The Taylor Timeline of Major Milestones
1986: Elizabeth Taylor testified before Congress on the need to fund emergency AIDS care, with legislation known as the Ryan White bill. Taylor returned to Congress in 1990 with Ryan’s mother, Jeanie White, to help pass a more comprehensive AIDS resources bill.
1987: Elizabeth Taylor made a personal plea to President Reagan to discuss HIV and AIDS in the public sphere, after he had been silent so long. She successfully persuaded him to finally give his first speech on the AIDS epidemic at a dinner honoring his surgeon general, C. Everett Koop, who also sent a pamphlet to every home dispelling the myths of AIDS, the first time a nationwide mailing was done in the U.S. to inform people about an epidemic. President Reagan declared, “There is no reason for those who carry the AIDS virus to wear a scarlet A.”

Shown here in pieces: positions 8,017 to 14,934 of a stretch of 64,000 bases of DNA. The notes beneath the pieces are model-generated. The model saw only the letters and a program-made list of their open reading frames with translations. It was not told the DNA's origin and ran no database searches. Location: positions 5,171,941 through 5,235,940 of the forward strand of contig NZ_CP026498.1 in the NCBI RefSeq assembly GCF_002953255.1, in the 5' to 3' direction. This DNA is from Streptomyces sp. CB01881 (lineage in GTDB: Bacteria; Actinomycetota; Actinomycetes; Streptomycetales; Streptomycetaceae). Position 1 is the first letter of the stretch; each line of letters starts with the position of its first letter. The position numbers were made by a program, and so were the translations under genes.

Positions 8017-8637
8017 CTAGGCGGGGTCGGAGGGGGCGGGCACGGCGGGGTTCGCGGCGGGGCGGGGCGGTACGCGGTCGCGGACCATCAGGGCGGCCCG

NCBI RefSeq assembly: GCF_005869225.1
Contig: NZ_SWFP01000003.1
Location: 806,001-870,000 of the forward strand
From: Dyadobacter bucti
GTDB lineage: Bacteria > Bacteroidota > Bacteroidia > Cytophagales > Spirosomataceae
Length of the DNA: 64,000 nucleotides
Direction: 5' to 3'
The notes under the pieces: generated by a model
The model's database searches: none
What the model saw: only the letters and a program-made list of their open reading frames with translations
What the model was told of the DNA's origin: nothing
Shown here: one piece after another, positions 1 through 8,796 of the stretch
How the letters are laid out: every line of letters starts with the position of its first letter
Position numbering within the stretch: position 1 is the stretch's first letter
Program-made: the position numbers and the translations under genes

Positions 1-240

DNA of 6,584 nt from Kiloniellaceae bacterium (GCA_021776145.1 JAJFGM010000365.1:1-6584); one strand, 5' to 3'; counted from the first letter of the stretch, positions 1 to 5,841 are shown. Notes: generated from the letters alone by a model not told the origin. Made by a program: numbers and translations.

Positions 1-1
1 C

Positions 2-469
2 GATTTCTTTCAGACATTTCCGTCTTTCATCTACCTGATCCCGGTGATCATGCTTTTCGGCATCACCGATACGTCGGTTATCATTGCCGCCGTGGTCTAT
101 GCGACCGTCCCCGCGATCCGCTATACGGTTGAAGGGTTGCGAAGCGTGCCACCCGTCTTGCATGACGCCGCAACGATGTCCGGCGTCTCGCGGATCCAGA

1987: Yet another unwavering moment in her fight against HIV and AIDS, Taylor spoke to the National Press Club and outwardly criticized laws that prohibited needle exchanges as “murder.” People were shocked to see a glamorous movie star take on this topic.
1992: Elizabeth Taylor stirred controversy when she posed for the cover of Vanity Fair holding a condom. Photographer Firooz Zahedi recalls, “When the editor at Vanity Fair requested that Elizabeth hold up a condom for the cover, I thought it may come across as tasteless and was sure that she would decline. I was wrong. Elizabeth was determined to do whatever it took to bring attention to the need to curb the spread of AIDS and promote safe sex. The final result is amazingly beautiful, classy and to the point.”
1993: Taylor created Cinema Against AIDS to fundraise for amfAR at the Cannes Film Festival, believing Cannes was the ideal location for a large global fundraiser. This annual event, which is still going strong, raised a record $35 million in 2014 alone.